Table set with Halloween party food

Halloween Food Safety Tips

There is a lot of food and candy dished out when trick-or-treating, going to a Halloween party, or simply leftovers you couldn’t give out to anyone else. Parents want to make sure that the food and candy they are giving to their kids are not going to harm them in anyway. With a little consideration and a watchful eye, this shouldn’t be a problem.

Trick-or-Treating Food Safety

Kids will have been waiting a long time for the night they can finally go trick-or-treating and parents won’t want to ruin it for them. However, it is very important that you know what your kids are eating.

  • Give your kids dinner or a light snack before going trick-or-treating so they don’t go out with an empty stomach.
  • Don’t let kids snack on candy they have received while trick-or-treating.
  • Don’t accept, and especially don’t eat, candy that is not commercially wrapped.
  • Remove choking hazards for young children, such as gum, hard candies, small toys, and peanuts.
  • Individually inspect candies to see if the wrapping has been tampered with. Candies with discoloration, tiny pinholes, or tears should be thrown away.

Halloween Party Food Safety

There is bound to be lots of delicious and spooky themed food at a Halloween party. Just like any other party, it is important to only eat food that has been properly prepared and safe to eat.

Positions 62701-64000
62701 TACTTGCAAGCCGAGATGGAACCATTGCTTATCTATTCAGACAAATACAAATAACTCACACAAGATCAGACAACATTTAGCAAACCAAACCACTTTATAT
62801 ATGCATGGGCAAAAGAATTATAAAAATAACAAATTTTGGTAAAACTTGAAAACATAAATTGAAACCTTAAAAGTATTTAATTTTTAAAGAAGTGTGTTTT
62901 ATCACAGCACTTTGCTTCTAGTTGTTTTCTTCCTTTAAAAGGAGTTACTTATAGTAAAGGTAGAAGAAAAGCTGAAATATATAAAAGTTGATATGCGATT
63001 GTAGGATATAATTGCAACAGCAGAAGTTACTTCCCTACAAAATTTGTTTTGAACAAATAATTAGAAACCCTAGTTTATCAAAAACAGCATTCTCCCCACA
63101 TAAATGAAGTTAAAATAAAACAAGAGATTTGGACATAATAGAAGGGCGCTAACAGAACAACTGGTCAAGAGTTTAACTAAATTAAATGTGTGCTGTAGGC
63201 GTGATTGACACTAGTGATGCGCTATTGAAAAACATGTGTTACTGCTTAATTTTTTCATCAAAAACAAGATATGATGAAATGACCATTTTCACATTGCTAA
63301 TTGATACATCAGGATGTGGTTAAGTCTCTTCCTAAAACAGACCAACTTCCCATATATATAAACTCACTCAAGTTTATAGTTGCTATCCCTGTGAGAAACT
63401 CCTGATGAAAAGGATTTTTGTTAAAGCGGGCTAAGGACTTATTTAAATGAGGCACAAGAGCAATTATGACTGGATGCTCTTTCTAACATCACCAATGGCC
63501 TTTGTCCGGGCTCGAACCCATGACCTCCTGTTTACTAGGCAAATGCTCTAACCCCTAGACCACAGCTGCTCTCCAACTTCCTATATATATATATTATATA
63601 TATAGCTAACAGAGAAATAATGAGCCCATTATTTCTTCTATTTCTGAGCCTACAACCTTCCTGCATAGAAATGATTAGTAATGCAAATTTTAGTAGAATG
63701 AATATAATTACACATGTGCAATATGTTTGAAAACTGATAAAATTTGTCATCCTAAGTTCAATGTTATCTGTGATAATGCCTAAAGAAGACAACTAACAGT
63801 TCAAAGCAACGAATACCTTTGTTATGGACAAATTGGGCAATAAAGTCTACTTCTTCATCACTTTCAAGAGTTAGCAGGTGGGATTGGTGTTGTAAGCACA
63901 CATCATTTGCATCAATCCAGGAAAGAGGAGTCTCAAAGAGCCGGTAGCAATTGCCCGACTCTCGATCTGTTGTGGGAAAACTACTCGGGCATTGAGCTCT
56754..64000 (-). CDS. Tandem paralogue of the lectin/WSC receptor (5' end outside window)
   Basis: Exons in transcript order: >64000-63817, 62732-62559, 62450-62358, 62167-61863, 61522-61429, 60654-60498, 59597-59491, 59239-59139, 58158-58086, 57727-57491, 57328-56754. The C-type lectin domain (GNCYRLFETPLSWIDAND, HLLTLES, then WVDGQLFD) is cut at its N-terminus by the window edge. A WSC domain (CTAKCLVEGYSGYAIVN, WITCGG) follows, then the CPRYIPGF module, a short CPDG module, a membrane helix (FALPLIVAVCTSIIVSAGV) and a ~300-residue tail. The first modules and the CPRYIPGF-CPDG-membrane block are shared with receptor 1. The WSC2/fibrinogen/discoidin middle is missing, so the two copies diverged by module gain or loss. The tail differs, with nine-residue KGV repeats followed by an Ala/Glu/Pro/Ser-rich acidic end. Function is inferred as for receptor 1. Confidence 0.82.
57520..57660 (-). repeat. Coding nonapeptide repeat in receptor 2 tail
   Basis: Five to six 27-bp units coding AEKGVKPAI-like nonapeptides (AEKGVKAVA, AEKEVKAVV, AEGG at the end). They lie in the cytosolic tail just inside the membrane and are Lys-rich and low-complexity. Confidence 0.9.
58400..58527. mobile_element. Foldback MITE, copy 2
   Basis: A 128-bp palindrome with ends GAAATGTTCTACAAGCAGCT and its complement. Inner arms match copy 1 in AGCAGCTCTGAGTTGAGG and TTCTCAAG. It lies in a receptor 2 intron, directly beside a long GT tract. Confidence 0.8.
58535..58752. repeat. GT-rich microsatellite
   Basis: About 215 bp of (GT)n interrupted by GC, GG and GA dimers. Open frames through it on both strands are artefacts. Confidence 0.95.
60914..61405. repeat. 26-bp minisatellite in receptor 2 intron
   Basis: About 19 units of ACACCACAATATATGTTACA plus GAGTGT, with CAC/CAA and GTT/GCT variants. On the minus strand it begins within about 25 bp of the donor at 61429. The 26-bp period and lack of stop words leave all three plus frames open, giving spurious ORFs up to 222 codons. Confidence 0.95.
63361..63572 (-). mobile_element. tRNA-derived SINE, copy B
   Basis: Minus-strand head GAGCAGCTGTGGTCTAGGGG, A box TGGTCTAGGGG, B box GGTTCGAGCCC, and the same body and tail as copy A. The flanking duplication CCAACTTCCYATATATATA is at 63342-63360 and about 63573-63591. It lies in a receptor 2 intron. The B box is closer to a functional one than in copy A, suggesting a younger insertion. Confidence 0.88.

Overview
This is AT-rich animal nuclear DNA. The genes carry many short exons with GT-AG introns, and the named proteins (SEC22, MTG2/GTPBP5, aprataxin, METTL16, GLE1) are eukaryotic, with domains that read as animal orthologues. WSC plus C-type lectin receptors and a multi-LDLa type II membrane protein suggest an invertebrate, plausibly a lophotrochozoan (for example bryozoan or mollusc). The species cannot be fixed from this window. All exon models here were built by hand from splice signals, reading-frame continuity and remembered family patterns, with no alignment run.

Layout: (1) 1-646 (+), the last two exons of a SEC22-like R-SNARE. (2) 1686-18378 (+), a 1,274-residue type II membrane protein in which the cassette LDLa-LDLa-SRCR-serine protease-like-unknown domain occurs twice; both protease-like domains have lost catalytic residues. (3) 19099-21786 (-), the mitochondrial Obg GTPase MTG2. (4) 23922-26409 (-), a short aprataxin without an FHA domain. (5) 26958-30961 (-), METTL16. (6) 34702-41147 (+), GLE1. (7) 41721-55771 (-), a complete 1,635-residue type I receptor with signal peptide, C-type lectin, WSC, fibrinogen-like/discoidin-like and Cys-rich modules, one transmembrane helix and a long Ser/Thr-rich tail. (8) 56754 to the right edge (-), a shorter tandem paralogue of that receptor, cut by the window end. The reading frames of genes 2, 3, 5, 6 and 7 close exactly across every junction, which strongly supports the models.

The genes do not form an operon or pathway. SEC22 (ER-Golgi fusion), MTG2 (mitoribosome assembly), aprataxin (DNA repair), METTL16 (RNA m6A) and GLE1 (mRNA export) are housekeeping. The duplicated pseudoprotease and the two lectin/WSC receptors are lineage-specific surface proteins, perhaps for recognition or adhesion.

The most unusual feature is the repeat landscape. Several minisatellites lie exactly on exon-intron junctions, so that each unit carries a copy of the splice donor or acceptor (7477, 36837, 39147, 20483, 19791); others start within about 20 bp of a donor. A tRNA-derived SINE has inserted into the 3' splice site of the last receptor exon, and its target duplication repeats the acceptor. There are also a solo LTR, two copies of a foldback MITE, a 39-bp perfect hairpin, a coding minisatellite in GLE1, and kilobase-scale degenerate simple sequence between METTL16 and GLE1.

• Don’t taste raw cake batter or cookie dough.
  • Make sure juice and cider is pasteurized so harmful bacteria has been removed. If it has not been treated, the label will tell you.
  • Thoroughly rinse bobbing apples under cool running water and use a produce brush to remove surface dirt. This will decrease the amount of bacteria that will be present when bobbing for apples.
  • Keep perishable foods chilled until serving time, including fruit or tossed salads, finger sandwiches, cheese platters, cold pasta dishes, meat, poultry, seafood, cream pies, or cakes with cream-cheese frosting or whipped cream.
  • Don’t leave food at room temperature for more than two hours.

 

Resources:

http://www.fda.gov/food/resourcesforyou/consumers/ucm187021.htm

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About Sarra Jackson

Sarra has been freelance writing since 2006. Topics include custom home design, real estate, insurance, Halloween, how-to content, etc. Read more about Sarra on Google +.